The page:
A brief intro to introduction paragraphs

Let's introduce ourselves to strong introductory paragraphs. Image courtesy of quickanddirtytips.com

Let’s introduce ourselves to strong introductory paragraphs. Image courtesy of quickanddirtytips.com

By Grace Bonde, Sophomore Writing Coach

The school year is almost winding down to a close, and right now most students are focused on struggling through the upcoming weeks of testing, doing homework when it’s finally nice outside, and the end of the year finals. Even though many of us are thinking about wrapping things up, I would like to go back to the beginning…of our papers! More specifically, the opening sentence, or lead, that introduces your audience to the rest of the paper.

Introduction paragraphs are hard to write. I believe we can all agree on that. They take a lot of creativity and have to be created anew for every written assignment. There is no easy formula for writing an interesting lead that sets the tone for the rest of the work. Leads, unlike the structure of a five-paragraph essay, are not laid out in a fill-in-the-blanks format. Instead, we have to improvise and hope something fitting comes to mind.

The way you choose to open your paper is very important, though, because it sets the tone for the rest of the reader’s experience. It is the first impression made, and just like between two people, a bad introduction has the ability to upset the following relationship. Therefore, an introduction sentence should try to prepare and excite readers for what is to come next.

Luckily, many great writers have discovered some helpful hints and tips for writing effective introductions every time, especially leads. From the Purdue Online Writing Lab, I found some lists of tips for writing a lead and what to avoid.  A few important things they say effective leads need are specificity, brevity, and honesty, tips I have taken my own musings on and summed up below:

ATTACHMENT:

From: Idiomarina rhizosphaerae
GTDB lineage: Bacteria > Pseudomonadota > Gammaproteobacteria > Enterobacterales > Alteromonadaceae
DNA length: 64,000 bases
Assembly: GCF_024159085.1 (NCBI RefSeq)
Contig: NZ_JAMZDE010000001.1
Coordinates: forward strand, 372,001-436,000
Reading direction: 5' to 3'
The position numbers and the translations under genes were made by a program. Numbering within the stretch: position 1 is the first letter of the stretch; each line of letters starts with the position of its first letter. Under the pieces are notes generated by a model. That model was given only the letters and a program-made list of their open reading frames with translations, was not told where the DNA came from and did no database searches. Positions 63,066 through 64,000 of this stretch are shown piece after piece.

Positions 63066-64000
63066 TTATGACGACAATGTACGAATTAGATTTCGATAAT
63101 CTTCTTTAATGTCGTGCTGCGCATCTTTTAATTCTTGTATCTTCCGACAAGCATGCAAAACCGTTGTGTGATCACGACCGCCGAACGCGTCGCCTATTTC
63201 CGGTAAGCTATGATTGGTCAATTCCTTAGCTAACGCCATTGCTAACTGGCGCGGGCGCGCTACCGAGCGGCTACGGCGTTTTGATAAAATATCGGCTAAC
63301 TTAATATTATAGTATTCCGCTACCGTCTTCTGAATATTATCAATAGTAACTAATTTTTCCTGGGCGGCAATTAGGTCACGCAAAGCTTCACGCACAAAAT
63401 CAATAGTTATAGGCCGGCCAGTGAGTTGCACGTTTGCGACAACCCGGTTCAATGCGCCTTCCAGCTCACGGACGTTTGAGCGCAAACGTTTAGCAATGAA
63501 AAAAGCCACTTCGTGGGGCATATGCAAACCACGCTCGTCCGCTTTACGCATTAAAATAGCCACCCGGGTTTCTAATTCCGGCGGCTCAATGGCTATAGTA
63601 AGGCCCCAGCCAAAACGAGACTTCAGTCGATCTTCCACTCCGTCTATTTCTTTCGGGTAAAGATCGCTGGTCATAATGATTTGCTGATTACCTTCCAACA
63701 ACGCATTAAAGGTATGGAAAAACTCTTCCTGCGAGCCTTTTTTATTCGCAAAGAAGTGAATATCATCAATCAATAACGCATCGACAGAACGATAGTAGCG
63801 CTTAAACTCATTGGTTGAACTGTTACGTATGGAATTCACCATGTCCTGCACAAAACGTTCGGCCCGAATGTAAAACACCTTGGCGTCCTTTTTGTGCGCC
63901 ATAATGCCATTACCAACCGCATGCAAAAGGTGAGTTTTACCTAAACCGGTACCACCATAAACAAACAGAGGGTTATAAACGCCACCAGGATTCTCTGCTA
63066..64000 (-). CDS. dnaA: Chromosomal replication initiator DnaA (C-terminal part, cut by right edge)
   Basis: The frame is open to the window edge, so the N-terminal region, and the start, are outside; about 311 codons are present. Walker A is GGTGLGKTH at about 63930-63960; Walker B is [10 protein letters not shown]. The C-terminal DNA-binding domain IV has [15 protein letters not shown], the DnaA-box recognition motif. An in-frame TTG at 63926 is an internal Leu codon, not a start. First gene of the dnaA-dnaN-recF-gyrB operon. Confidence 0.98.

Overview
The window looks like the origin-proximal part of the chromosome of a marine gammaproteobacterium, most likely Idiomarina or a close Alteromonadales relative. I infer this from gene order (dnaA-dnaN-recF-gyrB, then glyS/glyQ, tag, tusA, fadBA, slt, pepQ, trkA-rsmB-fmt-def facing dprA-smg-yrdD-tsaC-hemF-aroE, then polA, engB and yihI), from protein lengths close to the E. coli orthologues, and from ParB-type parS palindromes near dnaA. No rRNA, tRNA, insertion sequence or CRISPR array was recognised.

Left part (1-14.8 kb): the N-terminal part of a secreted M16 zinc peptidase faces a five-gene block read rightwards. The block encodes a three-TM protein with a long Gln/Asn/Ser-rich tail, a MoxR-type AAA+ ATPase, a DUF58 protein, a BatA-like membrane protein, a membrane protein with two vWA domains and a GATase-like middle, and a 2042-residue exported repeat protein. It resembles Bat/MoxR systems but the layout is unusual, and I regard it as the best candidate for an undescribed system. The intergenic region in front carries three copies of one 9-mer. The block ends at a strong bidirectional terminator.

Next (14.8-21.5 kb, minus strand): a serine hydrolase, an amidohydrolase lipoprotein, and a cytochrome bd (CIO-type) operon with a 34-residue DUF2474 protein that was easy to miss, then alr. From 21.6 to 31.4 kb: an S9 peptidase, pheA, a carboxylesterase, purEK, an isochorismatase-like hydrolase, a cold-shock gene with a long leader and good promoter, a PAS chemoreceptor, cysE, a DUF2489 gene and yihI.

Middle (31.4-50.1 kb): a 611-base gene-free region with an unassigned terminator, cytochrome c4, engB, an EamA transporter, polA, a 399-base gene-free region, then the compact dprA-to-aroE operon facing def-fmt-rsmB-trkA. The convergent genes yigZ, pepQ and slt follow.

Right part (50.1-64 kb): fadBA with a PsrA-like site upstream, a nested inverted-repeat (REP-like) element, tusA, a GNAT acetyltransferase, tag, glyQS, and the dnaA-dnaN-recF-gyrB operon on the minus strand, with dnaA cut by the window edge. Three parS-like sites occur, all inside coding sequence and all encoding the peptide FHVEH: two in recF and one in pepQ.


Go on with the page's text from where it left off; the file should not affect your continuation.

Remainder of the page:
• Specificity: It is important to be relevant to your topic and detailed enough that readers won’t feel overwhelmed or bored.
  • Brevity: Readers want to know what the writing’s purpose is, and they want to know it fast; be succinct and to get to the point quickly.
  • Honesty: Have a lead that can keep its promise about why it relates to the paper.

I also found that there are many things to try and avoid when writing a lead- here are a few that felt most pertinent to my writing, and they will hopefully help you out.

  • Flowery Language: Focus on strong verbs and nouns rather than saturating your lead with too many adjectives.
  • Unnecessary Words and Phrases: Ask yourself what you are trying to communicate, and if a word doesn’t seem to be helping reach that goal, hit the “backspace” bar.
  • “It:” Make sure you aren’t using this word when it isn’t clear what “it” means. Don’t confuse your reader with an unclear subject in the first sentence of your paper!

To try to sum all that up, leads should clearly convey to the reader the purpose of the paper, relate it to the readers, and give the point of reading it. Basically, it’s all about selling your readers on actually reading your paper. To read the Purdue OWL’s full body of information on leads, go to this link (right-click and open in a new tab to read the full article).

My last tip of advice for writing strong leads: If you are struggling to start a paper or are completing a timed writing assignment, skip the intro and come back to it. Once you have your thesis, that’s all you need for the main part of the assignment. Then you can come back to add a lead and round out the conclusion when you finish, or earlier if you think of one.

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2 thoughts on “A brief intro to introduction paragraphs

  1. We, too, suggest writing the introduction last as a strategy for writers struggling with that part of the paper. Another point about specificity: I read a lot of student papers where the first few sentences leave me thinking, “Wait, what? Hold on a minute–go back to the beginning.” Including enough context and background information is vital to helping what we call an “outside reader” understand the topic and ideas. Without specific information, readers can feel confused as well as overwhelmed or bored.

    Anne from the Walden Writing Center

    Like

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